AI is such an amazing space to work in because the distance between ‘lab to live’ is incredibly short and getting shorter. In many cases, the technologies our clients are deploying have just come out of a research lab. It can be shocking that systems we quickly come to rely on were not actually possible six months before.

What’s more, new technologies seem to become commoditised almost immediately, so they can be disruptive in an unprecedented way. Startups and challenger brands make use of cutting-edge solutions that in a different time would have been reserved for the very wealthiest companies. There’s a lot of hype out there to wade through but in some places AI really is a bit of a Wild West. And – to stretch the metaphor – people are making real gold out of it.

ADLIB: What do you see as the top 3 skills it takes to become an AI Consultant?

Rob Griffiths: There are a number of quite different routes into AI. A general technical understanding is useful, but you don’t have to be a developer to be a valuable addition to an AI team.

Every deployment I’ve seen has needed a blend of roles:

  • Human-centred designers – who focus on the user needs and social context
  • Business specialists – who focus on tailoring the product to the specific commercial environment
  • Data scientists – who focus on sourcing data and fitting the right models to it
  • And full-stack technologists – who can build out a solution suitable for enterprise-scale deployment.

The competition out there – both in-house and agency-side – is to be able to deliver this blend most effectively. In fact, the focus of BJSS’ AI investments are in exactly this: making sure every AI project can access a rainbow of skills without having to employ a small army of people and, in the process, blow the bank for the client.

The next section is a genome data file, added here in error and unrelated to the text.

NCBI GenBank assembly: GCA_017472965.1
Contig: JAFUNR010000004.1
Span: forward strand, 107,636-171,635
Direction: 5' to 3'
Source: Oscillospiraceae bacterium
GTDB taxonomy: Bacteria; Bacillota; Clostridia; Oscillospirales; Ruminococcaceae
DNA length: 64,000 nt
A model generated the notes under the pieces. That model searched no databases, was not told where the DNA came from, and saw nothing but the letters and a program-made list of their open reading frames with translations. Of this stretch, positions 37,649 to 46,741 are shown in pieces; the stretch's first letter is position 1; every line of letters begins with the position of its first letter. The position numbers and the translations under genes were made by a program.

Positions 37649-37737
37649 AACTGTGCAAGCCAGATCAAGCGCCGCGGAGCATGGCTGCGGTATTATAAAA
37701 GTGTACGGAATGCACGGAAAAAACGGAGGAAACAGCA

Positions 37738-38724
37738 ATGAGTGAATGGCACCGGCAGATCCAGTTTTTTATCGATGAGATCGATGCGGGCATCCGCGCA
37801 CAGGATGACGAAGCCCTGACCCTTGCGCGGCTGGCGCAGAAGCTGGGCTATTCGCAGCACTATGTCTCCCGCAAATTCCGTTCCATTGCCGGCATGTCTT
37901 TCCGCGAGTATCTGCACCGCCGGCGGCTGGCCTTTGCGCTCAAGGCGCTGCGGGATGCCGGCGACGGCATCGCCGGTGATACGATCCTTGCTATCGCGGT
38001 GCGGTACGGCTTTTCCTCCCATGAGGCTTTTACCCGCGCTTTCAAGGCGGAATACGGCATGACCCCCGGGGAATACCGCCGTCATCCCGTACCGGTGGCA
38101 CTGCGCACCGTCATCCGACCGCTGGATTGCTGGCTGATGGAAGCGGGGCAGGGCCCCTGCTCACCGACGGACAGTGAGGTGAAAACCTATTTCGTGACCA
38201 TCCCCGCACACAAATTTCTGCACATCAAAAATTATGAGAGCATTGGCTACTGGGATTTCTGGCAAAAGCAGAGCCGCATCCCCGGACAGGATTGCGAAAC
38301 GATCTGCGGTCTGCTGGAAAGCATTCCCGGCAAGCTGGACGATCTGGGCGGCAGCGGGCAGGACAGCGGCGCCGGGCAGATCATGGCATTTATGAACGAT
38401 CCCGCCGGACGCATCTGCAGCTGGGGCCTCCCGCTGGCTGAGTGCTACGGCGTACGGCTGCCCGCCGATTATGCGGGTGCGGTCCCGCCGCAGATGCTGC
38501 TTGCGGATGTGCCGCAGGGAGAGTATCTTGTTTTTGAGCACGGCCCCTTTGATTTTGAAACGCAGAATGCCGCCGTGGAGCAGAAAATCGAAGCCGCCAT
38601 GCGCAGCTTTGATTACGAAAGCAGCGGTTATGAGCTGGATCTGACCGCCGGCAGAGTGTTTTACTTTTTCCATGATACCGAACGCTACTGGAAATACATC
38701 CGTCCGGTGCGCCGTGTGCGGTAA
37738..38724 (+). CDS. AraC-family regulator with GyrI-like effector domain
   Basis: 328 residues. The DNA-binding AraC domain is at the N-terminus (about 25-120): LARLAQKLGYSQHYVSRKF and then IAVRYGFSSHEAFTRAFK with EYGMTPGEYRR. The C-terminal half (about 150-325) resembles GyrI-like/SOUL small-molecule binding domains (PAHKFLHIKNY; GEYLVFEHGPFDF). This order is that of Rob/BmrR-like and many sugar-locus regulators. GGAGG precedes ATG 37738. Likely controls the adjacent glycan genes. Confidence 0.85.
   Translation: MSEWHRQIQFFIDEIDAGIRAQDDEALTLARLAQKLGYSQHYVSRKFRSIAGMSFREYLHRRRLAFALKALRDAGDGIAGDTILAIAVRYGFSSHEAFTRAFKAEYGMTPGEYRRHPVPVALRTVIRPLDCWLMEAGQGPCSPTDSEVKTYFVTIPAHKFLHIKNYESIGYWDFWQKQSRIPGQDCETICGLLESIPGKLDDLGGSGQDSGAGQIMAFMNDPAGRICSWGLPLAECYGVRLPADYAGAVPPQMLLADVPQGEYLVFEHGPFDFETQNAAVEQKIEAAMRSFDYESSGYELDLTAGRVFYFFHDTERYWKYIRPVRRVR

Like many companies in this area, we’re also interested in how to add value beyond job descriptions. For a start, the whole technology sector has a duty to engage people with a diverse range of experiences and identities in the design and build of solutions. And the acuteness of the issue when it comes to AI is well-documented. We’re putting a lot of work into getting this right for our clients and for society at large.

For prospective job hunters, I’d also say this is also an interesting time to turn an existing specialism towards the AI space. I’ve seen quite a few people start to carve a career in this way. As just a few examples, I have come across service designers-turned-anthropologists, ethicists-turned-business-analysts, and artists-turned-conversation designers.

AI is a fast-paced market ripe for Hybrid Jobs, and my experience is that employers are rarely looking for a one-trick pony.

Thanks for sharing Rob!

Here at ADLIB, we like to showcase the many avenues into Data, far beyond the perception that it’s all about being a genius in maths, engineering and science oriented qualifications and how data brilliance is also fuelled by creative and business orientated minds.

If you’d like to get involved please get in touch – we’d love to chat through how we could join forces to spread the word far and wide.

Written by

Head of Data

Insight & Analytics

View profile

Alex Cosgrove